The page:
#3 · 1
· · >>Monokeras
The details here are weird.

This guy seems to be saying that humans, given a common cause, will come together against it. That seems straightforwards enough; Alan Moore's Ozymandius came from that, and it sorta worked for him. Moreover, the light igniting things suggests there's a lot more to this than just a simple bomb; that's, like, atomic levels at least.

OTOH, the concreteness of the situation - the implication that the guy has to be here for the explosion to reach him, coupled with 'comprehension dawning' on Father Peter, suggests that this is a fairly local/easily understandable event, which makes a lot less sense to me. Blowing up one church doesn't feel like it's enough for a 'common cause' incident, and the crying man seems smart enough he'd realize that.

I guess... I feel like your themes are fighting. Personal redemption/despair and widescale destruction can definitely work together, but I think the 'personal' stuff is bleeding into the 'widespread' stuff a bit much, and making it more difficult to parse what's actually going on, assuming I even read it correctly. Maybe beefing up the clarity on what exactly this guy has done would help with that... or maybe it would just water down the personal stuff.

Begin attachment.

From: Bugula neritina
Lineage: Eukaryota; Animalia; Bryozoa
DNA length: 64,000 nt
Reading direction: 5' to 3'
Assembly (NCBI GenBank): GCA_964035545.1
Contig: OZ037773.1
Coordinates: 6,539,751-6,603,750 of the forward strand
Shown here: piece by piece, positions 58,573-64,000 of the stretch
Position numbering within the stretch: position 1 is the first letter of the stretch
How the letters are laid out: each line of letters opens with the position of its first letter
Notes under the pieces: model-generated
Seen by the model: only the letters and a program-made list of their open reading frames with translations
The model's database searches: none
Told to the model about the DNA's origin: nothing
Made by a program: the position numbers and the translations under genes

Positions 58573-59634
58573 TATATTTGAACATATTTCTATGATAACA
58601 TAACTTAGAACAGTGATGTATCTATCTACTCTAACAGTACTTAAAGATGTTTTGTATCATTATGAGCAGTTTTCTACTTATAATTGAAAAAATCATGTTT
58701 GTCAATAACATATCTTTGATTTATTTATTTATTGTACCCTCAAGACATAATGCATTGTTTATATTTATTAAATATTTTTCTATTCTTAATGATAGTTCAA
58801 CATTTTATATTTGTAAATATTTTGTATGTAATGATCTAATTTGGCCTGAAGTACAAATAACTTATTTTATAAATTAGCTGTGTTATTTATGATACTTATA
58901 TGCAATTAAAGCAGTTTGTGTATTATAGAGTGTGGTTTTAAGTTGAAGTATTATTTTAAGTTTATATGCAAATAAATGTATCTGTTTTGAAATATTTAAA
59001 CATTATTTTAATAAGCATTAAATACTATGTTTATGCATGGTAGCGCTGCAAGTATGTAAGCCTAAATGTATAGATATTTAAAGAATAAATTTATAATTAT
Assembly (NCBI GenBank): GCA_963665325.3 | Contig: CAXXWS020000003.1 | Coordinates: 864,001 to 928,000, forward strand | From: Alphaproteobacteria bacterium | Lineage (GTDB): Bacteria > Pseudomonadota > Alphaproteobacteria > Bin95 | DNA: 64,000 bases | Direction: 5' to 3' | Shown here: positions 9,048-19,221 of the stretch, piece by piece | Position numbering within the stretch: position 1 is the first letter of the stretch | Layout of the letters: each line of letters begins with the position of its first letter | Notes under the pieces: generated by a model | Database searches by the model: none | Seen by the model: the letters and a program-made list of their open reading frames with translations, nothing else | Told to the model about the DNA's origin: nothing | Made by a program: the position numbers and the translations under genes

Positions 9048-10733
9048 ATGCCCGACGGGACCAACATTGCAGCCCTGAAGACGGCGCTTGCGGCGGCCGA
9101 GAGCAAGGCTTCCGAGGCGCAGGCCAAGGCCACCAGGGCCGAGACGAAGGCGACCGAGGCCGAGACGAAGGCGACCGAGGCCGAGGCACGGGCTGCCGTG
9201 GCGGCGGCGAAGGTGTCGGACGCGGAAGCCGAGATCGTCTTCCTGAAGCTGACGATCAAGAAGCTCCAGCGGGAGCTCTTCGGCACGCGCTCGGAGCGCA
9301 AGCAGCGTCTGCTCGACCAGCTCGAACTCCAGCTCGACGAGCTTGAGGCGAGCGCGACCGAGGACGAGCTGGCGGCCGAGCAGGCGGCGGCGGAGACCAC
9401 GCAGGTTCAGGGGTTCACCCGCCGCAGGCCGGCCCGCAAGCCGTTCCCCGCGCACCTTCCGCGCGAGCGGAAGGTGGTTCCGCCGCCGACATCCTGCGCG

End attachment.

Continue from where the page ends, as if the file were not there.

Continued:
Well, the construction here feels pretty solid. The details just need a bit of re-balancing for clarity, maybe.
#4 · 1
Isn’t the guy God himself? Or Christ?
God/Jesus himself complaining humanity has failed?

If it’s the case, this fic is surprisingly close to the last Star Wars installment. Remember, we learn more from our mistakes than from our successes.

Good luck for the next iteration, Lord.

(You gain nothing by obscuring the guy’s identity, I give that to Hat. Be clearer. Swathing the guy’s identity in mistery only diverts the reader from the true meaning of your story. It’s a distraction. Maybe you find that clever, but don’t do that. Be straightforward. Deliver, don’t withhold information just for the sake of wanting to make your reader scratch his head, it confuses the plot. This is not a mathematical riddle, it’s a story.)
#5 · 2
I thought it was a divine 'end of the world' scenario rather than a suicide bomber so I agree that clarity on the details would be helpful in this story.

I liked the back-and-forth between the two characters though. Pretty solid entry imo.
#6 · 2
On the one hand, I enjoyed the religious subject of this piece, focusing on a topic that a lot of other submissions haven’t touched. Also, unlike many other readers, I actually enjoyed the ambiguity of the story’s ending. Is it a suicide bomb? A nuclear explosion? Christ’s return? I think the lack of clarity made the story more interesting than a firm explanation of the final moments.